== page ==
BY TIM SCHOMMER
It’s a balmy 80-degree day in August at the U.S. Army Garrision’s Pōhakuloa Training Area (PTA) on Hawaii’s Big Island. The wet, brown nose of Slater, a conservation detection dog, systematically surveys the air just above the ground, searching the cracks and crevices of the volcanic landscape for a unique scent. He’s trying to catch a whiff of the rare ‘ake’ake or band-rumped storm petrel, a small, endangered sea bird that spends most of its life at sea, returning to land only to breed. Slater’s keen sense of smell eventually zeros in on a narrow crevice in the rock. After some additional monitoring of the area from PTA’s Natural Resource staff, including wildlife experts from Colorado State University‘s Center for Environmental Management of Military Lands (CEMML), the spot is confirmed to be an active ‘ake’ake burrow, one of only six active burrows that have been located at PTA since the breeding colony was first discovered in 2015.
The ʻakeʻake is an elusive species, and the birds leave very little trace when they enter or exit their burrows. Unlike other bird species that have a tendency to linger around a burrow’s opening as they come and go, leaving bits of guano or footprints in the dirt, the ʻakeʻake come and go quickly. Hawaii’s hard volcanic landscape also makes tracking footprints impossible. To add to the difficulty, ʻakeʻake are small, the size of an American robin, and are nocturnal, leaving their burrows only at night to fly over the sea in pursuit of fish and crustaceans.
The natural resource team employs various methods for identifying the presence of the ʻakeʻake and its burrows. They use audio recorders to try and capture the sound of the bird’s call and night vision cameras to try to photograph them entering or exiting an area. They even tested a technology that can detect heat signatures of creatures in the vicinity.
“Unfortunately, one of the disadvantages of living in a lava field area is that lava retains so much heat,” said Rogelio Doratt, a CEMML wildlife program manager. “Everything glows and it makes it very difficult for us to differentiate between heat signatures.”
The use of sound recorders helped the team identify the general presence of the birds at PTA, but it’s impossible to pinpoint a specific location solely based on sound. Without conservation detection dogs like Slater helping to narrow the search area, it’s like finding a needle in a haystack.
“The landscape is a giant lava field that has all of these natural tubes and openings that are maybe 10 to 12 inches high,” said Lena Schnell, a biologist and senior project manager for CEMML. “These natural tubes can go back 3 to 6 feet and they will lay a singular egg somewhere along the passageway.”
These passageways naturally twist and turn and the birds typically go quite far back in order to protect themselves from the elements and to avoid predators. So the team is unable to identify a burrow just by peering in the opening, and there are countless openings.
All these challenges hindered the team’s search for the ʻakeʻake. However, in 2014, during a trip to New Zealand to visit colleagues working in conversation, a team member learned about the use of detector dogs for a variety of conservation activities. When she returned to Hawaii, she told the team about it and they decided to give it a try at PTA. The next challenge was finding a dog that could locate the burrows. The first dog they brought in, Maka, needed to be trained to identify the specific scent of the ʻakeʻake. She had been trained to track the Hawaiian goose, bats and other birds, but not this particular species. However, the problem was that no ʻakeʻake burrows had been located yet, so the team didn’t have a scent to use for training.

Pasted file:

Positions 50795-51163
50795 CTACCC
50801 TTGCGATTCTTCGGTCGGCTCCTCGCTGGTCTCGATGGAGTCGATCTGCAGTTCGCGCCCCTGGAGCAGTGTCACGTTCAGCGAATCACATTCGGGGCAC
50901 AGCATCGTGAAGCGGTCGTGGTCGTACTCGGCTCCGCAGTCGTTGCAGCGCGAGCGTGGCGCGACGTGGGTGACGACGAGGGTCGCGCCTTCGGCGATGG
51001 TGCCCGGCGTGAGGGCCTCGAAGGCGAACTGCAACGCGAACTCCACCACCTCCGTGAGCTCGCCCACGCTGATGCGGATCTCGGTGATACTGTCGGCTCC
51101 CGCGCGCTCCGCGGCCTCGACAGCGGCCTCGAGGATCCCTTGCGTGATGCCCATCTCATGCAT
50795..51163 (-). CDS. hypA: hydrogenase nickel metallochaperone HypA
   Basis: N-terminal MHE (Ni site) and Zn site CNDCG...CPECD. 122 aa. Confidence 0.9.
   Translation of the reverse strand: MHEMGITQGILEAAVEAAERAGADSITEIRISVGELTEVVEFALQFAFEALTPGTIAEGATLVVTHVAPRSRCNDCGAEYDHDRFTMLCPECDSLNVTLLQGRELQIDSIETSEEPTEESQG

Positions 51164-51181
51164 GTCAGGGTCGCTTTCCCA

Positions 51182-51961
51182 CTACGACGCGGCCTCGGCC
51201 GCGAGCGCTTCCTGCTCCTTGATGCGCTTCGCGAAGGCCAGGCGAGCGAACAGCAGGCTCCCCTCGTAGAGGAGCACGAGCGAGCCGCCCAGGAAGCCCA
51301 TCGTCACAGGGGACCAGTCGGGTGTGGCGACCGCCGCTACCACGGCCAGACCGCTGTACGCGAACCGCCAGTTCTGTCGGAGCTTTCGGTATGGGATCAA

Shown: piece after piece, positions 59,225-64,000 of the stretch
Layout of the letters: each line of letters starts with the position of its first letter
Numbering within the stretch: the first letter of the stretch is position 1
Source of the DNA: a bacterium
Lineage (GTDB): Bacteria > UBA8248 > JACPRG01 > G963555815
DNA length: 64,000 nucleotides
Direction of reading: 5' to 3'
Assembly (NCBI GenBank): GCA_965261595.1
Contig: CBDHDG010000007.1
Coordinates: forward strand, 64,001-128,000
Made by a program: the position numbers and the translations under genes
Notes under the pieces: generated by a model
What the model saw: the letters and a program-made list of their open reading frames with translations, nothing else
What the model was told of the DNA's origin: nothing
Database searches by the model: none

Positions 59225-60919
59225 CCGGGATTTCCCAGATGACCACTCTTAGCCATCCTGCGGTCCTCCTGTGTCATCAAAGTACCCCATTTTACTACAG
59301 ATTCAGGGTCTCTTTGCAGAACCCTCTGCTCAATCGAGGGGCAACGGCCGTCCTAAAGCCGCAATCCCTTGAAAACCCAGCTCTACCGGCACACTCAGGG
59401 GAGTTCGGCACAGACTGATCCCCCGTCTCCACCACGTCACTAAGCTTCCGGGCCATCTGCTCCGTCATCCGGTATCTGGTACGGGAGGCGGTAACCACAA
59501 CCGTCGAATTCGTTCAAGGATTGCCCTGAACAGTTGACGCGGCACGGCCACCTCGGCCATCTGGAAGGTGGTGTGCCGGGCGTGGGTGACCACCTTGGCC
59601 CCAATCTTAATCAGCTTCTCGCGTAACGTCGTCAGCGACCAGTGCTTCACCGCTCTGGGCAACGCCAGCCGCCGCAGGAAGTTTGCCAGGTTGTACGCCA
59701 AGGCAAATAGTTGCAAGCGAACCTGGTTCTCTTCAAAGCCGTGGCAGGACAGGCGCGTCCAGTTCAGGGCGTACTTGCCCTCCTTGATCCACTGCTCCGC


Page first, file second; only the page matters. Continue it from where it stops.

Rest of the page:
They eventually reached out to colleagues on Maui who were capturing sea birds and banding them. The PTA team shipped over a bunch of washcloths to have the Maui team hold the birds in the clothes as they banded them and capture the general odor of sea birds.
Finally, in 2015, using a combination of night vision game cameras and acoustic monitoring in areas where dog searches had picked up scent, the team captured a photo of an ʻakeʻake peeking out of a burrow, the first confirmed burrow in the entire state of Hawaii.
The team has continued to use detector dogs ever since. Slater began his job this summer at PTA after the retirement of the previous dog team. He started odor training in July and has already proven his abilities by locating an active burrow on his first outing. During his second visit, Slater identified two additional sites that may be burrows. Natural Resources staff will deploy surveillance cameras to monitor these new sites and hopefully will detect additional ʻakeʻake activity. “Working with the conservation detection dogs and their handlers has been rewarding and we couldn’t find the burrows without their help,” said Doratt.
Monitoring ʻakeʻake burrows provides valuable information to develop better management strategies to protect vulnerable breeding birds from introduced predators such as cats, mongoose, rodents, and barn owls. By managing these threats to ʻakeʻake, PTA in partnership with CEMML is helping to ensure a more secure future for this endangered sea bird.
“Environmental stewardship is an extremely important part of the PTA mission,” said Lt. Col. Kevin Cronin, U.S. Army Garrison PTA Garrison Commander, as part of a press release shared by the installation in September. “Our environmental division is dedicated and works tirelessly to support this mission, protecting endangered and threatened species, as well as cultural sites. I am immensely proud of them.”